If your code compiled with Visual Studio needs Boost, you can get prebuilt Boost libraries. However, if your code needs to link with Boost library files, then the Visual Studio version used for your code and used to build Boost has to match. If you cannot find a prebuilt Boost library matching your Visual Studio then you might have to build Boost by yourself.
I had this problem since my code was using C++11 features that required Visual Studio 2015, but the prebuilt Boost libraries were only available for Visual Studio 2012.
To build Boost for Visual Studio, I followed these steps:
- Download the source of Boost from here. Unzip it anywhere.
Open the Developer Command Prompt for Visual Studio. Change to the directory where Boost is unzipped.
Build the Boost.Build tool (
b2.exe) using this command:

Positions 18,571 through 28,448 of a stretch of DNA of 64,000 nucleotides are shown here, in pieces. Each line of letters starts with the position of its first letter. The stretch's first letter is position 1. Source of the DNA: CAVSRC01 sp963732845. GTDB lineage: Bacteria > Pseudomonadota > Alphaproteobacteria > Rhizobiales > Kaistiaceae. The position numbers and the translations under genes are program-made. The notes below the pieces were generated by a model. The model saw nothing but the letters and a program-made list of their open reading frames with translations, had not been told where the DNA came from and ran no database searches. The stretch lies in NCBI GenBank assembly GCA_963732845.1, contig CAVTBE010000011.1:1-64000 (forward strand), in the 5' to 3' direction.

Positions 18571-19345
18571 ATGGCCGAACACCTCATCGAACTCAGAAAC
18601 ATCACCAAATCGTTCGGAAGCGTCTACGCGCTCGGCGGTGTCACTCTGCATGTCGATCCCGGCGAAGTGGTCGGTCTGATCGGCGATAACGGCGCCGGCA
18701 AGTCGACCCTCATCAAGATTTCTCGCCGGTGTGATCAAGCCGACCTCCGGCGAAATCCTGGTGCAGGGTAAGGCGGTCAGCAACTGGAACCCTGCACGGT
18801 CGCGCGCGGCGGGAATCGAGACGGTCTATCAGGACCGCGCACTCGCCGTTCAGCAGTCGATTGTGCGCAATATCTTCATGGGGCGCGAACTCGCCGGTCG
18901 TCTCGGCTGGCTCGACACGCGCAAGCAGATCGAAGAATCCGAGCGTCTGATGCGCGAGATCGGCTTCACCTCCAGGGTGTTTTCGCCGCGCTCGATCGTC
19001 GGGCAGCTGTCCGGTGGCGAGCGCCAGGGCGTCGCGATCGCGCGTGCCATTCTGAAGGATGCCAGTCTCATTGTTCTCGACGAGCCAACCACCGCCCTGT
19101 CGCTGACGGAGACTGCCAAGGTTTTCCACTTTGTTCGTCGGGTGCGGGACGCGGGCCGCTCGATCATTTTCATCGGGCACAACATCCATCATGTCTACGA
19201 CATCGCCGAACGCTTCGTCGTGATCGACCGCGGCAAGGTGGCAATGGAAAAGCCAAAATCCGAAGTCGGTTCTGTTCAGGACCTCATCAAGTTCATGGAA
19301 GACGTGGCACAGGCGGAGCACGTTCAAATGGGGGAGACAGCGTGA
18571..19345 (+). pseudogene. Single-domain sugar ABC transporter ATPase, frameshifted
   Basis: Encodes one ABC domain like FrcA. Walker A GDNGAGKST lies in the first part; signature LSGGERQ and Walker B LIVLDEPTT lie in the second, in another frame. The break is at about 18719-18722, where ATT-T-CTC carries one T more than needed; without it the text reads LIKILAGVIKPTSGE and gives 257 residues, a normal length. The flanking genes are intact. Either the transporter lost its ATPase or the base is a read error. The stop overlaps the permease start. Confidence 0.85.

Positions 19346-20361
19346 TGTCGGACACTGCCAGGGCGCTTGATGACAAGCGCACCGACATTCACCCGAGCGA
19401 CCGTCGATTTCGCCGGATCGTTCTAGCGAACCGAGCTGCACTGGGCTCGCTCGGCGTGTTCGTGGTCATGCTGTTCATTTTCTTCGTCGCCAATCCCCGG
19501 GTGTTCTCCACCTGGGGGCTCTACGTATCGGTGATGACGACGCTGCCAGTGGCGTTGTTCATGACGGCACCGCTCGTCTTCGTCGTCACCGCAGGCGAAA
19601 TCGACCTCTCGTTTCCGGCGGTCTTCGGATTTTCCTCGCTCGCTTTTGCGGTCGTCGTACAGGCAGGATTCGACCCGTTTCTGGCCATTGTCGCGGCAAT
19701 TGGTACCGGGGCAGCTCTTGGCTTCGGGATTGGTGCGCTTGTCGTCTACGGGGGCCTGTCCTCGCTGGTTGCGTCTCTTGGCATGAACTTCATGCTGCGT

- Build Boost using this compile invocation:
> b2 toolset=msvc-14.0 --build-type=complete --abbreviate-paths architecture=x86 address-model=64 install -j4
toolset: Use this to specify the Visual C++ compiler to use. For Visual Studio 2015, this is
msvc-14.0. For other versions of Visual Studio see this post.
architecture: This is the processor architecture. Keep this
x86 for both 32-bit and 64-bit builds!
address-model: Use this to specify whether you want
64 bit library to be built.
-j: Use this to specify how many cores to use for parallel compilation.
- This compilation took about 30 minutes and after it is done, the Boost header files and built libraries are dumped in
Note: Detailed steps to build Boost for Visual Studio can be found in this StackOverflow post.
Tried with: Boost 1.59, Visual Studio 2015 and Windows 7 x64